It’s that time of year again - the Great BC ShakeOut drill takes place on Thursday, October 18, 2018 at 10:18 a.m. Are you prepared?
Alexandra Sojo, emergency management coordinator at Health Emergency Management BC (HEMBC), is well-versed in emergency procedures and logistics – her job demands it. But that wasn’t always the case. Alex was a university student on a family vacation in Chile where a major earthquake occurred on February 27, 2010.
“We were staying in a bungalow-type lake house in a rural area south of Santiago when we woke up to really loud, violent shaking,” Alex remembers. “It was so noisy, so intense.”
Alex’s family huddled together underneath tables and desks. Some ran outside. “The shaking was really violent and lasted for what felt like forever,” she says. “It was two and a half to three minutes, which doesn’t sound very long, but when everything is shaking, it’s a long time.”
When it was finally over, everyone assessed the house for damage and each other for injuries. “Luckily none of us were hurt,” Alex says. “But the most damage was in the kitchen. Everything that was breakable had broken. There were some fissures in the walls, too.”
Although that family vacation is now a distant memory, for Alex it reinforces the importance of emergency preparedness and the significance of taking part in emergency drills like ShakeOutBC.
“If I learned anything from my experience in Chile, it’s that it’s so important for us to be prepared – with emergency kits and supplies and also with the knowledge of what to do when an earthquake strikes,” Alex says. “Taking part in ShakeOutBC helps us build muscle memory so that when the time comes, we know how to ensure our own safety and that of our colleagues and patients.”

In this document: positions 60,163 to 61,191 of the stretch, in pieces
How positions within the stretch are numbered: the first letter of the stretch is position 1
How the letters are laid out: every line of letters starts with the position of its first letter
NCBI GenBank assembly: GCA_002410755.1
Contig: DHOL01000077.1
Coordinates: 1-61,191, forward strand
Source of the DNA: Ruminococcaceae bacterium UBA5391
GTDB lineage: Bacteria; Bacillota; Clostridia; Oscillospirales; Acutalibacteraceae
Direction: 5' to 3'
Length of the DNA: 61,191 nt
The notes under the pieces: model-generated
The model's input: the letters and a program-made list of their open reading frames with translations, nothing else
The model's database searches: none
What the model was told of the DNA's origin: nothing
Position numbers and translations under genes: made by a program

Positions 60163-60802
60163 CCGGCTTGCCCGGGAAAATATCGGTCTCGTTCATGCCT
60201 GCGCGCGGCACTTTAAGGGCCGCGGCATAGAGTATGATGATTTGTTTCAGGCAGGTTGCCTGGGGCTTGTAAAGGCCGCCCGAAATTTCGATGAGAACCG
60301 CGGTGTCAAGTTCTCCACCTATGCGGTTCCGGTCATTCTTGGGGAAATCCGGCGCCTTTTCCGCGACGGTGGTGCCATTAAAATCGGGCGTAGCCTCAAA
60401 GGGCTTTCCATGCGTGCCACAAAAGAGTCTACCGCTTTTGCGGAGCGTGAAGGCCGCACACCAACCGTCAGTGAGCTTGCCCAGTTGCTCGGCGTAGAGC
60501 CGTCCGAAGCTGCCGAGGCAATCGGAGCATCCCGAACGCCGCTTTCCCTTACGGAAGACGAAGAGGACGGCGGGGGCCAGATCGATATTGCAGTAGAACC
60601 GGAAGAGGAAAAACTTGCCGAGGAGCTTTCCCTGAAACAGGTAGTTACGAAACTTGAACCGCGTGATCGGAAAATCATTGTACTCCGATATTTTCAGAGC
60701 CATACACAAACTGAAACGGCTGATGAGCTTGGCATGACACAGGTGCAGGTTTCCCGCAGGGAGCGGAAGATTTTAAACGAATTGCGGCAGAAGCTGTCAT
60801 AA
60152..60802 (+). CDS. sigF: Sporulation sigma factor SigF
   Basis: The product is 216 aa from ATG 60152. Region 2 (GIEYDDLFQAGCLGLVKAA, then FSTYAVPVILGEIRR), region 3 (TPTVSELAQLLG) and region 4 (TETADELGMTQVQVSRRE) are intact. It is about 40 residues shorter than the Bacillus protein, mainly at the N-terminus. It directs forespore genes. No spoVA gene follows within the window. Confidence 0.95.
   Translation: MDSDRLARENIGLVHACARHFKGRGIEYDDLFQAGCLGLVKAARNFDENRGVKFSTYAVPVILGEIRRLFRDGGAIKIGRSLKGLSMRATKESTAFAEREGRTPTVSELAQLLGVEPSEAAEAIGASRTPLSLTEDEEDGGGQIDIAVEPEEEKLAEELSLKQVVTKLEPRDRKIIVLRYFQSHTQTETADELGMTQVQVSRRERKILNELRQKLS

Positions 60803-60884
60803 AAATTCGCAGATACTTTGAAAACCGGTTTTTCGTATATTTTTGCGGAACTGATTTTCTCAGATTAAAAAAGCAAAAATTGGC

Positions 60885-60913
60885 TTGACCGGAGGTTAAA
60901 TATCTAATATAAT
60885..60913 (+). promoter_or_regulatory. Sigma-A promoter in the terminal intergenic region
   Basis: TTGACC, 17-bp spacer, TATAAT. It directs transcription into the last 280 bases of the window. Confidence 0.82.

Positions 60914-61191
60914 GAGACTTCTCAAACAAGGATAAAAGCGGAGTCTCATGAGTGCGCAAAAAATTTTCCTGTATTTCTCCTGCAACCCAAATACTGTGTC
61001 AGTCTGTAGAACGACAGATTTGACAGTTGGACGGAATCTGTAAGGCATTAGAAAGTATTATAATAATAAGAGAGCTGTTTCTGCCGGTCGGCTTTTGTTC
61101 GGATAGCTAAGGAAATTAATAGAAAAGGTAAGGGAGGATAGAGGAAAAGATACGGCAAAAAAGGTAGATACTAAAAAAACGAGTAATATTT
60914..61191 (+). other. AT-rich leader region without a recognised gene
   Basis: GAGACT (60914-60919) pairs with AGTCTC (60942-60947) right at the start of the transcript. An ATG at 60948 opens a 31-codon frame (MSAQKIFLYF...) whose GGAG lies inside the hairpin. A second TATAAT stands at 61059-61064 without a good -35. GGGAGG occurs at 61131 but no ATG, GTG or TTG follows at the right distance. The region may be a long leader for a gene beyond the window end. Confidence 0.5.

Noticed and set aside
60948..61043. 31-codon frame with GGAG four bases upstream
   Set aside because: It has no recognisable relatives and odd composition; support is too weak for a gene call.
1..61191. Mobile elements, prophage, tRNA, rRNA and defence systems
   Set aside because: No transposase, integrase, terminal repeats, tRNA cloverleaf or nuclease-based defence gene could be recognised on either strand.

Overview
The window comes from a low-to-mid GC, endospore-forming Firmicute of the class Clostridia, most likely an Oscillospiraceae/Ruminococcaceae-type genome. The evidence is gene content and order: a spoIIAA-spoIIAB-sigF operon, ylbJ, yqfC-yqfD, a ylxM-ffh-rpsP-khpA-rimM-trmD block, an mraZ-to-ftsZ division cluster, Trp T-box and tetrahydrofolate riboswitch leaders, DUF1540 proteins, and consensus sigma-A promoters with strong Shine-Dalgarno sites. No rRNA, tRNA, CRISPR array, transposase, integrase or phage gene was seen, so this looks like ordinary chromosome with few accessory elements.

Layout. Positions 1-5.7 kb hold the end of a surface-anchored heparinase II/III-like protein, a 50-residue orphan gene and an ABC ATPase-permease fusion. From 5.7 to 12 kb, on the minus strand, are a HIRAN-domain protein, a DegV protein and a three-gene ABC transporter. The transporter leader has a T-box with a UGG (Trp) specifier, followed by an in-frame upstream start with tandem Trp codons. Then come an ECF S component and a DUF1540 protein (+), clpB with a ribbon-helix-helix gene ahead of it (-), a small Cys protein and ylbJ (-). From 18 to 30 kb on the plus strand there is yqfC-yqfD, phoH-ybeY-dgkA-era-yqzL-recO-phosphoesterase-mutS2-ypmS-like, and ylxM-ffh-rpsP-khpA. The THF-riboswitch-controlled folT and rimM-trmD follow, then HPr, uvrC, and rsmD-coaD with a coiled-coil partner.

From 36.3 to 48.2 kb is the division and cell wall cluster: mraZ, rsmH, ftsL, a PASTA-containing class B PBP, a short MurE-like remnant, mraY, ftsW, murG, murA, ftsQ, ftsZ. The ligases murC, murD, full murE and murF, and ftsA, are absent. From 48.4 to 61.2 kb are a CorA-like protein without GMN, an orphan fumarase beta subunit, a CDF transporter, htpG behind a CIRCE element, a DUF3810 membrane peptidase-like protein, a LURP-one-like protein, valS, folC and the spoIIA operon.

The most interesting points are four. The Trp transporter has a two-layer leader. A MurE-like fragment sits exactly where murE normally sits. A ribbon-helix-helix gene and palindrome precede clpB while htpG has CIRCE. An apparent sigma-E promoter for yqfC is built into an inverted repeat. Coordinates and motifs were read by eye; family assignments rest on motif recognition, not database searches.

How can you be prepared?
Participate in the annual Great BC ShakeOut drill on Thursday, October 18, 2018 at 10:18 a.m. sharp! Get ready to drop, cover and hold on!
If you are not engaged in a critical function involving direct patient care, at 10:18 a.m., drop to the ground, take cover under a table or desk and hold on for 60 seconds as if a real earthquake was occurring.
While taking cover, look around and imagine what would happen in a major earthquake. What would fall? What would be damaged? What steps can be taken to make your environment safer? Consider what to do after the shaking stops.
If you would like to lead a unit-based or team activity after or before the ShakeOut drill, download the unit-based drill guide.
Develop a plan for you and your family and talk about it so they know what to do if an earthquake happens.
Get a kit. Buy or put together supplies for an emergency kit with enough food, water and medication to last 72 hours (per person and don’t forget your furry family members!)
Familiarize yourself with your neighbourhood’s/city’s emergency plans. Look at your municipality’s website for links about emergency service information.
Secure unstable furniture in your workplace and home.
Take the emergency preparedness course on Learning Hub, course code 18720.
Knowing what to do before, during and after an earthquake can help save lives and limit the damage caused by it. Being properly prepared helps our community by ensuring that we continue to provide the best health care possible.
If you have any questions about emergency preparedness at your workplace, get in touch with your site’s HEMBC coordinator or visit the Emergency Management page on FHPulse.
On Twitter? Follow HEMBC @BCHealthEM for emergency preparedness tips and resources that you can share with your network.